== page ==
July 11, 2020
“It’s the primal glory of such a land, shared by so many different creatures, that has a visceral impact on most humans that see this. That has the ability to fill the most jaded of us with a profound sense of wonder. But the destruction of these animals, of these African places, is not happening in the past where we grew up, but in our own immediate present.”
In this video directed, written, and narrated by Nick Brandt, the viewer learns about the production of Brandt’s fascinating series, Inherit the Dust. For this work, the photographer records the impact of man in places where animals used to roam in Eastern Africa but no longer can. In a succession of panoramas, Brandt erects life-size panels of previously taken, but unreleased, animal portrait photographs. The combination of life-size animal portraits with encroaching urban landscapes depict the harsh realities of an environment that is no longer habitable by its original dwellers.
INHERIT THE DUST: The Concept, by NICK BRANDT (video)
Nick Brandt is an English photographer whose themes have centered on the imminent peril and disappearance of the African natural world. For the past two decades, Brandt has been ahead of the curve and created a body of work that underlines the critical need for conservation efforts.
In his trilogy, On This Earth, A Shadow Falls, and Across the Ravaged Land (2001-2012), he established a style of portrait photography of animals in the wild, similar to that of the portraits of humans in studio settings. These pictures were shot on medium-format film, attempting to portray animals as sentient creatures not so different from us. This body of work presented Nick Brandt’s awe of the wonders of Africa and its rapid disappearance.
In his series, Inherit the Dust, Brandt places portraits of animals, printed life-size and glued to large panels in Kenya, in areas indigenous to those animals, but that now have been displaced by the human development of the modern world. In this series, the intrinsic allure of the natural fauna is juxtaposed against stark, gloomy environments comprised of quarries, underpasses, and dumpsites. These images demarcate the boundaries of so-called “progress.” They ask the question, is human development yielding the best results for the world? Or is it devastating the environment of the wildlife that thrived in those locations and destroying the habitat’s delicate balance?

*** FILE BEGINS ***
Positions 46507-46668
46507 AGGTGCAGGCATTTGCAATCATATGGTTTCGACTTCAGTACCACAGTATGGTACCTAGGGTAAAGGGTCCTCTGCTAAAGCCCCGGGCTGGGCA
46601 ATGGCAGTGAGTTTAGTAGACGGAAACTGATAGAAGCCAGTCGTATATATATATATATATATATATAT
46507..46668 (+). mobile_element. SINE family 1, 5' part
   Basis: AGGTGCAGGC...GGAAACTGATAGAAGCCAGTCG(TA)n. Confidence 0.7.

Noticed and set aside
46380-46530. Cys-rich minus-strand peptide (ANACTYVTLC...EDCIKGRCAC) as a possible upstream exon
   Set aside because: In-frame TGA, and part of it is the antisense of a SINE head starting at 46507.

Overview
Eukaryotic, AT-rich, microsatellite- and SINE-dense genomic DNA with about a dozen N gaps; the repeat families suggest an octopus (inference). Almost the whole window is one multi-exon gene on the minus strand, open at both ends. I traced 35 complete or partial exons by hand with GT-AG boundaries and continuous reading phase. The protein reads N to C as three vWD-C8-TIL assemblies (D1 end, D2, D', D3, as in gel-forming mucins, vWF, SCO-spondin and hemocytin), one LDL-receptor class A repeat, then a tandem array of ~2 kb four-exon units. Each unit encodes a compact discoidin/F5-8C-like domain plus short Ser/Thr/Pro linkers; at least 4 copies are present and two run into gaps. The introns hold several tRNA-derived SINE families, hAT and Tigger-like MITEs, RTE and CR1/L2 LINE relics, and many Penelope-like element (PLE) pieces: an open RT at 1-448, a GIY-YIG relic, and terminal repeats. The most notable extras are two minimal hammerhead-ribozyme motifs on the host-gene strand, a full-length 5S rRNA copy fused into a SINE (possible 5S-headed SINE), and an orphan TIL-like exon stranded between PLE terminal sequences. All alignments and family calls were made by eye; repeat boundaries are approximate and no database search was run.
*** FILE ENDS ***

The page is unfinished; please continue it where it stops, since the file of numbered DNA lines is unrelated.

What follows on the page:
Nick Brandt states: “It’s a cliché, but we must act urgently. If we continue to do nothing, future generations will be inheriting the sad remnants of a once-vibrant living planet. They will be inheriting dust.”
Nick Brandt’s ravishing portraits of African animals are like premonitory memorials, taken to aid the cause of staving off extinction. In Inherit the Dust, his astonishing panoramas of those portraits – installed as life-size panels in industrial and urban wastelands that have trampled the animals’ habitats – are a jolting combination of beauty, decay, and admonishment. The result is an eloquent and complex “J’accuse,” for the people are as victimized by “development” as the animals are. The breadth, detail, and incongruity of Brandt’s panoramas suggest a collision between Bruegel and an apocalypse in waiting.” — Vicki Goldberg, Art Critic, Author
Brandt’s most recent series is This Empty World, 2019. About this work, the photographer writes:
“This Empty World addresses the escalating destruction of the natural world at the hands of humankind, showing a world where overwhelmed by runaway development, there is no longer space for the animals to survive. The people in the photos are also often helplessly swept along by the relentless tide of “progress.”
“The astonishing images in “This Empty World” deliver the emotional shock rarely felt, but urgently needed, to accelerate global conservation.” — E.O.Wilson, Theorist, Biologist, Author
Nick Brandt’s photographs examine the consequences of human development in a literal as well as poetic manner, underscoring the need to protect both wildlife and the environment. Brandt creates a profoundly moving body of work that reminds the viewer that human life will be sorely diminished by the transformation of a landscape that fails to align our needs with those of the broader ecosystem.
Brandt has had a large number of solo gallery and museum shows worldwide, including New York, London, Berlin, Stockholm, Paris, and Los Angeles. Born and raised in England, he now lives in the southern Californian mountains.
He is co-founder of Big Life Foundation, fighting to protect the animals and ecosystem of a large area of Kenya and Tanzania.